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Old 03-19-2013, 06:42 PM   #1
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Repairing/Replacing Old Porch Column


Hi,

I am closing on a new (very old, actually) house in a few weeks and one of many projects is replacing a rotted porch column. I'm comfortable with the processes of lifting the porch roof and pulling out the old column, but I'm having a hard time matching the base design. There are 3 columns total, only one is beyond repair. I'd like to avoid replacing them all.

Here are pics. One "good" column and one completely destroyed.

http://imgur.com/a/avwdI#1

All of the column bases I can find at the local stores appear to be very basic at the base. NOthing like this design. I don't really care about the material because I'm just going to paint it anyway. I just want to avoid the cost of replacing all 3 to make them match.

What do?

BTW, I have basic woodworking skills. Though I don't have the tools to turn wood. I can use a router, table saw, band saw and things like that.


Last edited by yarnosh; 03-19-2013 at 06:44 PM.
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Old 03-19-2013, 06:59 PM   #2
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Repairing/Replacing Old Porch Column


You have a whole lot more going on then a simple coloum fix.
May want to have a mason fix the base.
http://www.meltonclassics.com/produc...erior-columns/

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Old 03-19-2013, 08:15 PM   #3
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Repairing/Replacing Old Porch Column


A couple layers of plywood screwed together and rimmed with wood?
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Old 03-19-2013, 08:19 PM   #4
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Repairing/Replacing Old Porch Column


You kidding, right? Very bad suggestion.
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Old 03-19-2013, 10:05 PM   #5
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Repairing/Replacing Old Porch Column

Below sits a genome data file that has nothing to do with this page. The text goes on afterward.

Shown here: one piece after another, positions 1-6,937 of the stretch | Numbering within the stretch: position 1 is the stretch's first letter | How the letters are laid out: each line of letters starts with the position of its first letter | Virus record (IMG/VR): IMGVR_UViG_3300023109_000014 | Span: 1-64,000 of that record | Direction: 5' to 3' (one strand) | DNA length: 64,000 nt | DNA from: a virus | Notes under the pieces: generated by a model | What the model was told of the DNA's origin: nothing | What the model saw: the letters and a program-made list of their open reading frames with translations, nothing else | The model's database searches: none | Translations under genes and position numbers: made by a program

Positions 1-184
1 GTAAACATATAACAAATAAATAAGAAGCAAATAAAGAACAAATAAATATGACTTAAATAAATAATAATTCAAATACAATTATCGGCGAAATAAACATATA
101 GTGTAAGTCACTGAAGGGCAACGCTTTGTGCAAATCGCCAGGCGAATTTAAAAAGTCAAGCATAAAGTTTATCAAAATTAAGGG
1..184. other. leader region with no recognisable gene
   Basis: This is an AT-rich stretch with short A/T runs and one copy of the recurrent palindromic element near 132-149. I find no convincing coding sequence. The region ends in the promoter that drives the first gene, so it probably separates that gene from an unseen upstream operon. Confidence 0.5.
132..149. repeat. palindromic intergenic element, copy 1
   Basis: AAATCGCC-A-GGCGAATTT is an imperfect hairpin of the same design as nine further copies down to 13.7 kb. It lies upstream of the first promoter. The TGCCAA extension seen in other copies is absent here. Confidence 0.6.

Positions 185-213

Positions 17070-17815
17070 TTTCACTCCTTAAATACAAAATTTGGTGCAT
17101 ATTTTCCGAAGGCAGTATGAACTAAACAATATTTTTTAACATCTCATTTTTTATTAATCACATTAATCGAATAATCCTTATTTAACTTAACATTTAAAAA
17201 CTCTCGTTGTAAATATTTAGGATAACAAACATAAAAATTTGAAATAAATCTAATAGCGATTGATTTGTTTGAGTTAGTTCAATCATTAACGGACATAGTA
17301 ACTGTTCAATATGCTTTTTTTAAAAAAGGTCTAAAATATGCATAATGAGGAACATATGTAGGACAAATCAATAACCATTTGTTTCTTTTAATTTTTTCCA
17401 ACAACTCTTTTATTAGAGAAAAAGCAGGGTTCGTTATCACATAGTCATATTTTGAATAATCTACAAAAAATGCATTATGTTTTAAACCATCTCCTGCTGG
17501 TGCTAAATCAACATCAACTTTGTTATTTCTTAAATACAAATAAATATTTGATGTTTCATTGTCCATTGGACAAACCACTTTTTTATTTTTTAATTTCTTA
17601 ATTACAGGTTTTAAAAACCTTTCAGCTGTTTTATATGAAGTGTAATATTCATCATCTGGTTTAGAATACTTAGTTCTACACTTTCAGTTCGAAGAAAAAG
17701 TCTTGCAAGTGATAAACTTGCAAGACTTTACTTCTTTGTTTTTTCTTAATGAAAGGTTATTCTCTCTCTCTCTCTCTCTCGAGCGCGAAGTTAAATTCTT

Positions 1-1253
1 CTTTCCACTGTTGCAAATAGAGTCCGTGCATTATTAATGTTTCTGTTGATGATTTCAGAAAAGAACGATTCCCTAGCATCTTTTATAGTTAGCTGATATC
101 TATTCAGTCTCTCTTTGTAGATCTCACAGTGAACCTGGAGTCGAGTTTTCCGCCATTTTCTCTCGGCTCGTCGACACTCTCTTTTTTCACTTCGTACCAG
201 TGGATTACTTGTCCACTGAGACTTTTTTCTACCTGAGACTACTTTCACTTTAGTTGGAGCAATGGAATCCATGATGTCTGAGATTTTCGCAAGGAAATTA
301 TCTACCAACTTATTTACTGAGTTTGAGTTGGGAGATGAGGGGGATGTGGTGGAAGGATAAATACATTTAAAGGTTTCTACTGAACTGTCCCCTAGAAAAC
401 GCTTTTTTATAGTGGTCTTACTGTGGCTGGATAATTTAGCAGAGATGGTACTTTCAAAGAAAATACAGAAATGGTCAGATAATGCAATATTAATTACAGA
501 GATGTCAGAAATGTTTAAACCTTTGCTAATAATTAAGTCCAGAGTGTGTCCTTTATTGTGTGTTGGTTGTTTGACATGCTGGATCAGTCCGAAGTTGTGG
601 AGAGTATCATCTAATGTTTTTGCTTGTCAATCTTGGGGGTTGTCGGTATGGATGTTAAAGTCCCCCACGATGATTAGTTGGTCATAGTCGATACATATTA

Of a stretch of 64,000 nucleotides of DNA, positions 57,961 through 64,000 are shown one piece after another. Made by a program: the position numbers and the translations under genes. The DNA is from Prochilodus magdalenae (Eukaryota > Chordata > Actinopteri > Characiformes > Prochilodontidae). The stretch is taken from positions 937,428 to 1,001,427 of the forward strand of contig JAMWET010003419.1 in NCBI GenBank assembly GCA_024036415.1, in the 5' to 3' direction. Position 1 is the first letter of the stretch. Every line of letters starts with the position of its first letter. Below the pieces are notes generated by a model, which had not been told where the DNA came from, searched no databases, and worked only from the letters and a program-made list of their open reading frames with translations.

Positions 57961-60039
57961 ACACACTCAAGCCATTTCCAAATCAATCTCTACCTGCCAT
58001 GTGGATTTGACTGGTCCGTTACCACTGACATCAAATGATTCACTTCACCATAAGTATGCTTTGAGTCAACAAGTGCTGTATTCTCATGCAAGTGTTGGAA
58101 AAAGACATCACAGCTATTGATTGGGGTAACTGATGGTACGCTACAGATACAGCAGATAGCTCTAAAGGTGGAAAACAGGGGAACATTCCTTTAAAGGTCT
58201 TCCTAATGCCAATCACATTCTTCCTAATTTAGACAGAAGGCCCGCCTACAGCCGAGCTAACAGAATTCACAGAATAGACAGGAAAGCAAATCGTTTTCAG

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Originally Posted by shazapple View Post
A couple layers of plywood screwed together and rimmed with wood?
Well, yeah, that takes care of the base block, but the whole bottom 1+ inches of the decorative column base bit is rotted away.
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Old 03-19-2013, 10:18 PM   #6
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Repairing/Replacing Old Porch Column


From what it looks like to me, comparing the saveable and non-saveable posts, you could get a 1' X 1' X 2'' wooden slab, or however thick the wooden slab is below the good one that seems missing on the rotted one, as very poorly depicted with a red circle in my fist picture below. Jack up the porch and place it under the post. Perhaps add a smaller board between the slab and the post to make up for lost thickness on the rotted lower rounded portion of the post. You could use epoxy putty to re-build some of the roundness of the rotted area, to match the other posts. (See second picture for rotted lower rounded area; don't know how to describe it.) Looks like the decorative wooden area above the lower rounded area is solid enough to keep. If not, epoxy putty works miracles. I have rebuilt windows with it that were practically rotted to nothing. Once everything sets; sand, primer, and paint it.

This wouldn't be the prettiest fix, but that is what I would try personally. Before you jack up the porch, your ought to build a mold around the damaged cement slab and pour some patching concrete in. If you want a better fix, maybe replace the damaged stone slab, then replaced the wood above it as I described earlier. Good luck with matching these historical columns with new ones if you go that route, it will never be the same. Always stick with historical materials, which are usually wood.
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Old 03-19-2013, 10:20 PM   #7
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Repairing/Replacing Old Porch Column


Quote:
Originally Posted by joecaption View Post
You have a whole lot more going on then a simple coloum fix.
May want to have a mason fix the base.
http://www.meltonclassics.com/produc...erior-columns/
Eh, I'm sure I can manage to pour a concrete block to replace the base. I'm already pouring concrete counter tops, so why not?

So I guess the answer is to have a base custom made? I only see 3 round base styles on that site and none match mine.
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Old 03-19-2013, 11:12 PM   #8
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Repairing/Replacing Old Porch Column


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Originally Posted by mt999999 View Post
You could use epoxy putty to re-build some of the roundness of the rotted area, to match the other posts.